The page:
UI Web Design
UI Web Design (User Interface) no doubt ensures that visitors can effectively browse a website with virtually no issues thus creating a seamless user experience.A well laid out website development process will no doubt provide the correct front end as well as website functionality thus resulting in a better website which would fall in the best websites category.. Common sense dictates that ease of use is what enables products to have wider appeal to a large audience. On the one hand, some argue that the functionality of a product should dictate its design. From this perspective, a product’s main focus is to get the maximum output out of its input. An example of this is Sarah Doody’s criticism that “spending over 20 hours doing the visual design on a login modal is a little excessive” additionally the Toyota Prius is not very visually appealing because its purpose is to have better gas millage. On the other side, however, others argue that design should be the main focus of a product. In the words of Steve Jobs, one of this view’s main proponents’ states “we made the buttons on the screen look so good you’ll want to lick them.” I think what Steve Jobs is trying to say is that there are a lot of competing products that does the same thing. Therefore, design is what separates one company from another. Yet is it always true that the superior design will provide the competitive advantage in the marketplace? If this was the case, then there would be more luxury cars on the main road. Therefore, the main issue with design vs functionality is how do we balance design with functionality. By looking at the field of web development, specifically in field of U.I design, it is possible to see what are the tradeoffs that a web developer faces when they try to balance design with functionality. Ultimately the aim of this essay is the explore the history of U.I design, what constitutes good U.I design, and the future of U.I design.
Although the terms U.I/U.X designer are often used together, what U.I stands for is user interface and U.X stands for user experience. The reason they are often used together is because the user interface often contributes to how the consumer uses the website and contributes to their experience on the website. According to the question and answer site Quora, Digital Marketing Specialist Mridul Kumar acknowledges that user experience design is “the process of increasing overall customer satisfaction and loyalty by focusing on the ease and pleasure in the interaction between the product and the customer.” Whereas U.I design “refers to the look, feel and interactivity of a product with the user.” This is a broad definition; an example would be the menu bar on a web browser.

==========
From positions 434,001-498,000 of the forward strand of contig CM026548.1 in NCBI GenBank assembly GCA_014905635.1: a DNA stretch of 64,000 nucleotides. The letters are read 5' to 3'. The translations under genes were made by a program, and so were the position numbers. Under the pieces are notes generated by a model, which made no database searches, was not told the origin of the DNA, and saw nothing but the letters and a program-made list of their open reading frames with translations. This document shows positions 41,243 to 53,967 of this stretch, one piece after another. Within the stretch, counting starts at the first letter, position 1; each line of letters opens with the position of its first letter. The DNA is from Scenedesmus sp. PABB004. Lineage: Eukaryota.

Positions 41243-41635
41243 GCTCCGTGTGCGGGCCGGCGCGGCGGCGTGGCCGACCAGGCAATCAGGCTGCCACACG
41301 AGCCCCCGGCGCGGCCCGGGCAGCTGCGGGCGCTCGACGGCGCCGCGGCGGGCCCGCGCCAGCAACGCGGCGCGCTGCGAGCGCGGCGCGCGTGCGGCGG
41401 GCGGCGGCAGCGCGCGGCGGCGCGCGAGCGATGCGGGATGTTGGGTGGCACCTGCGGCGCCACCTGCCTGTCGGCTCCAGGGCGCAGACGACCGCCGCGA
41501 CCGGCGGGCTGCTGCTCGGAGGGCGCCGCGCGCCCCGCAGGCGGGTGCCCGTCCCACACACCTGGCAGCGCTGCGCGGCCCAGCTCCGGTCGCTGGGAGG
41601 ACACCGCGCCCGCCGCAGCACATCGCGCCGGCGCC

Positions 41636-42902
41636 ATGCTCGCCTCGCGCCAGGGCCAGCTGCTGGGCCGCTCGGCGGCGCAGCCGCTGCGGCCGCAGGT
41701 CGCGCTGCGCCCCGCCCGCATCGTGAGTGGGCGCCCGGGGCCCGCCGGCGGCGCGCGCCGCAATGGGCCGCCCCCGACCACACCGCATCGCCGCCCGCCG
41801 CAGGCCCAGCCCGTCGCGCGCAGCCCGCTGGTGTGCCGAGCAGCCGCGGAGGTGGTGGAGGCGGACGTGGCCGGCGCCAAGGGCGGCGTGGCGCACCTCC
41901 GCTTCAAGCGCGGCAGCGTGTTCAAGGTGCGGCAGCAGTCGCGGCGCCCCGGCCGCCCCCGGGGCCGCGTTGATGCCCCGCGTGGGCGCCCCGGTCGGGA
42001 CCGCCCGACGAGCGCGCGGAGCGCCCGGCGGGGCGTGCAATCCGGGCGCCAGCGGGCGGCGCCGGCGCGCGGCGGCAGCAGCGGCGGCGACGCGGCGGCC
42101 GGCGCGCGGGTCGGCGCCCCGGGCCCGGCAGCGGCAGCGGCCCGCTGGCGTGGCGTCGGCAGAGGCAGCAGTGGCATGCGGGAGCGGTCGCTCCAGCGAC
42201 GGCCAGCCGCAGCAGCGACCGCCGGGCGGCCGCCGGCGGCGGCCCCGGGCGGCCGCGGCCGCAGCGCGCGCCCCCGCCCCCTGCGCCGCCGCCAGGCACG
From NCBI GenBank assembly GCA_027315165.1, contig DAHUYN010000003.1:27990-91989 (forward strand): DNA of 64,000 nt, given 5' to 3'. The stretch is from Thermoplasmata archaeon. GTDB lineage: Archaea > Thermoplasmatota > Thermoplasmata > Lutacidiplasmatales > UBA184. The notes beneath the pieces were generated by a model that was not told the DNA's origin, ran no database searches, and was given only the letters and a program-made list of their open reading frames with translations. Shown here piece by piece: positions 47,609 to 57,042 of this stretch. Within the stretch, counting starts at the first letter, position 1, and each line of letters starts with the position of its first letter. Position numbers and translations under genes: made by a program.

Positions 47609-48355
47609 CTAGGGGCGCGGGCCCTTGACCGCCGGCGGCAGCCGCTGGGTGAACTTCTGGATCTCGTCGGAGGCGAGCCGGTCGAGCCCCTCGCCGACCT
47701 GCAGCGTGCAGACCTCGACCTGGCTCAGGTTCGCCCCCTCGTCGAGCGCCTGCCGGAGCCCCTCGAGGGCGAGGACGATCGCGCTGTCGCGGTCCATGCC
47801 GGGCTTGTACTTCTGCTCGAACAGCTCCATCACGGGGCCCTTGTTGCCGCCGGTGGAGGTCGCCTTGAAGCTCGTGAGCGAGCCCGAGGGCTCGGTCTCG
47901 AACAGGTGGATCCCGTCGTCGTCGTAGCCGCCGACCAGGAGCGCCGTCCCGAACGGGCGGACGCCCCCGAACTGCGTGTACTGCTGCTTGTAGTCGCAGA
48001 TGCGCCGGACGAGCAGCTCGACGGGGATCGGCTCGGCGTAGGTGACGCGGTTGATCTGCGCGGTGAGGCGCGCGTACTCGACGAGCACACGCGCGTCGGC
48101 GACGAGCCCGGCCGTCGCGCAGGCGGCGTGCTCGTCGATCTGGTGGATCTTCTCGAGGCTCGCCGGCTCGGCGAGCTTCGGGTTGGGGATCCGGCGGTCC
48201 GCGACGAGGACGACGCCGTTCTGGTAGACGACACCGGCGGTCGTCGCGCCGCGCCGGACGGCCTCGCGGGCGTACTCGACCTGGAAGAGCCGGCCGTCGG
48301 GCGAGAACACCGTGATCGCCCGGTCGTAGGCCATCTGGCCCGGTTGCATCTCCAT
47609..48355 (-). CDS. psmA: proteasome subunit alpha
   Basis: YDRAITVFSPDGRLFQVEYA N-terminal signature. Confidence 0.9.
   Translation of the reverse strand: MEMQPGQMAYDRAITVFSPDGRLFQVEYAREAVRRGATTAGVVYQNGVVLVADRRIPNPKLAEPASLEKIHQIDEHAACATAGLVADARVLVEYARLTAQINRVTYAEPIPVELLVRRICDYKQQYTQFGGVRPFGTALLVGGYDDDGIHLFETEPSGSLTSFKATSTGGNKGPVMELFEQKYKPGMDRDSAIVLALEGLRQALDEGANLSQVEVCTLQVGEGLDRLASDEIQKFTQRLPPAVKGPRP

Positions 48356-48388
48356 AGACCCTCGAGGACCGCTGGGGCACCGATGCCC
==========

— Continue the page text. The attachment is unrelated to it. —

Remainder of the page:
The menu bar allows user to perform simple tasks such as going backward on a page, refresh the page, and access the menu button. These buttons allow user to carry out their desired task easily and this improve the user’s overall experience with the chosen web browser.
Product Strategist Ryan Singer defines U.I as “the arrangement of inputs and outputs that enable people to apply the computer’s functions to create the outcomes they want.” Basically, Singer is saying that the arrangement of buttons or layouts can help consumers use the website and tell it what to do via the user’s interface. For example, if I am using a calculator web application, the arrangement of the numbered buttons and the buttons that has the +, -, ÷, ×, would be the user’s interface because those buttons tell the computer that I want a certain number to do an operation with another number.
In addition, the ingredients of user’s interface can be boil down to four items, these four items are “functions, inputs, outputs, and navigation”. These properties are important because they define the functional aspects of U.I design. I mentioned earlier that U.I design is the combination of functionality and form, therefore the four properties that I have mentioned are the essential bare bones of what a good U.I have. Although the four essential ingredients may seem basic, it should in fact concern anyone who cares about web development. After all this is one of the reason why Facebook and Instagram have such a wide appeal, their simplistic U.I makes it easy to input new photos, navigate through the user’s friend’s list and perform basic task.